I’ll be the first to admit that I’m no expert in environmental systems, species or soils. I could tell you that I’m having a difficult time trying to grow grass on the sod/clay-based soil at our home, but I couldn’t explain the science behind that.
Last week, I met students who could not only explain why, but could have probably explained why different soils form, what the soils are made of, and how they impact homeowners like me. They are carrying on a tradition of farmers and others working to understand and protect the environment, while they continue to produce food for Iowa and the world.
Specifically, these high school students were competing in the state’s Iowa Envirothon, an environmental competition for FFA students sponsored by Iowa Farm Bureau and held at Springbrook State Park near Guthrie Center. It was impressive to see so many young people interested in the environment as they competed for their chance to bring home the state title and advance to national competition in Missouri.
The students had prepared for several months in the areas of wildlife, soils, forestry and aquatics, as well as an oral presentation for state competition.
The theme this year focused on urban forestry. Students were tasked with developing and presenting a plan that would allow a city to continue to develop while protecting it from flooding.
As I walked around the outdoor stations throughout the park with students, it was clear that they were excited about being outdoors and competing for the Envirothon title.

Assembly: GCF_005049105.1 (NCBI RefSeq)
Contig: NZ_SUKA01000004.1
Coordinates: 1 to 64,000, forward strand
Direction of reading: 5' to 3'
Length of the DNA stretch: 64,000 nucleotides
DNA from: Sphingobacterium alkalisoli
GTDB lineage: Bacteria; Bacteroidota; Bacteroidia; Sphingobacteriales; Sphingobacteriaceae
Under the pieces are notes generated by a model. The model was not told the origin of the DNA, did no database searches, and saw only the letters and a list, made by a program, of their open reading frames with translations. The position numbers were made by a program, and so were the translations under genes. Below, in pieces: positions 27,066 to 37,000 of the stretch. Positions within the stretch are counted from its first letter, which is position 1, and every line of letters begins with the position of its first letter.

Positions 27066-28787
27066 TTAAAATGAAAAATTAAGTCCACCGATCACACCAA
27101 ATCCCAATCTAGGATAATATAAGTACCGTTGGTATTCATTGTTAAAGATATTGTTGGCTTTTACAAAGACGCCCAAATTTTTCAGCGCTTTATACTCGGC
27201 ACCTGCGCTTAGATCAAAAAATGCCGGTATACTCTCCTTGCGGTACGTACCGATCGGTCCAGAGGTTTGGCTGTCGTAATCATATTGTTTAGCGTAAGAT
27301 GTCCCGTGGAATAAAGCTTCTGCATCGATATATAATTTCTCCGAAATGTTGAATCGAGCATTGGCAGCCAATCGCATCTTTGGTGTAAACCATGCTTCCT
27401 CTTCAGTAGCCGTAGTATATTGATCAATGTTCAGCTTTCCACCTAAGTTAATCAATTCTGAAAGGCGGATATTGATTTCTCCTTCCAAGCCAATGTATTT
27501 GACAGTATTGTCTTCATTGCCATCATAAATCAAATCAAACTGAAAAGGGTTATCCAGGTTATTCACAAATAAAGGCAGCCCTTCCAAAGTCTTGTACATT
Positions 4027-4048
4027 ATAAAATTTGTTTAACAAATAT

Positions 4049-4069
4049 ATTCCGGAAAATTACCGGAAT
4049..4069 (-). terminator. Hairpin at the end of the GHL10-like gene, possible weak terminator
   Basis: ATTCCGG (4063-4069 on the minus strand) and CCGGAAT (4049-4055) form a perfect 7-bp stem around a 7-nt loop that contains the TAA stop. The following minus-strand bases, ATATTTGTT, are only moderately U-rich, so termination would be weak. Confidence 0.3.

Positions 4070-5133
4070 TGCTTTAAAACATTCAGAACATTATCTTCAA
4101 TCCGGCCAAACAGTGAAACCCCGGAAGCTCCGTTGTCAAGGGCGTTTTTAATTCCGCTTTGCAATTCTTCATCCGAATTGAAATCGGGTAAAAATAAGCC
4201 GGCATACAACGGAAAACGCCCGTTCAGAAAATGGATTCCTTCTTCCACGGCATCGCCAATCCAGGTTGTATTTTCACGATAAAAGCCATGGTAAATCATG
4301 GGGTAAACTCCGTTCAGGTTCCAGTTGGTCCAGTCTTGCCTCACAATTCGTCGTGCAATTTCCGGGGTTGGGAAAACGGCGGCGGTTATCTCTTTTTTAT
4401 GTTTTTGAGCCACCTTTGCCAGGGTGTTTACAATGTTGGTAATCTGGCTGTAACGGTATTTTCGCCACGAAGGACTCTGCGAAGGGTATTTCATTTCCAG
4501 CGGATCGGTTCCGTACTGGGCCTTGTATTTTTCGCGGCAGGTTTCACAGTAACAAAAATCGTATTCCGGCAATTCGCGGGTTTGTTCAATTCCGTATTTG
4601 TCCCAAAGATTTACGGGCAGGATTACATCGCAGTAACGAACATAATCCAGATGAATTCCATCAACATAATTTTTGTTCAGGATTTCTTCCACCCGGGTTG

Students not only recognized the importance of the event, but also how the information involved could help them as farmers, homeowners and informed citizens someday.
I talked to students from the St. Ansgar FFA team (which ended up winning the state competition). They explained that it was important to divvy up the information in the competition; each student became an expert in his or her assigned field.
“Our team, we all work very well together. If somebody doesn’t know something, one of us will,” said Sam Ransom, one of the members of the team.
“If we were all separate we wouldn’t be as good as we all are together,” said Connor Gordon, another team member. “We’re a pretty solid team.”
And the students all had different backgrounds. That’s the beauty of the Envirothon, said their instructor Jim Green.
“It’s neat because it brings into play their lifetime experiences,” Green said.
Some, like Jeremy Hackenmiller and Ransom had experiences on the farm. Others, like Britany White, Sara Bergerson and Gordon, simply enjoyed being outdoors. They all recognized the practical applications of the competition — practice in public speaking, experience identifying trees and soil types, etc.
The contest gave me confidence that there are young people learning today who will help farmers, rural residents and city folks continue to care for Iowa’s environment. I might even have to call one of the students for help in landscaping around our home. They’re the experts, after all.
By Bethany Baratta. Bethany is the commodities writer for Iowa Farm Bureau.
Tomorrow’s environmental experts are working together now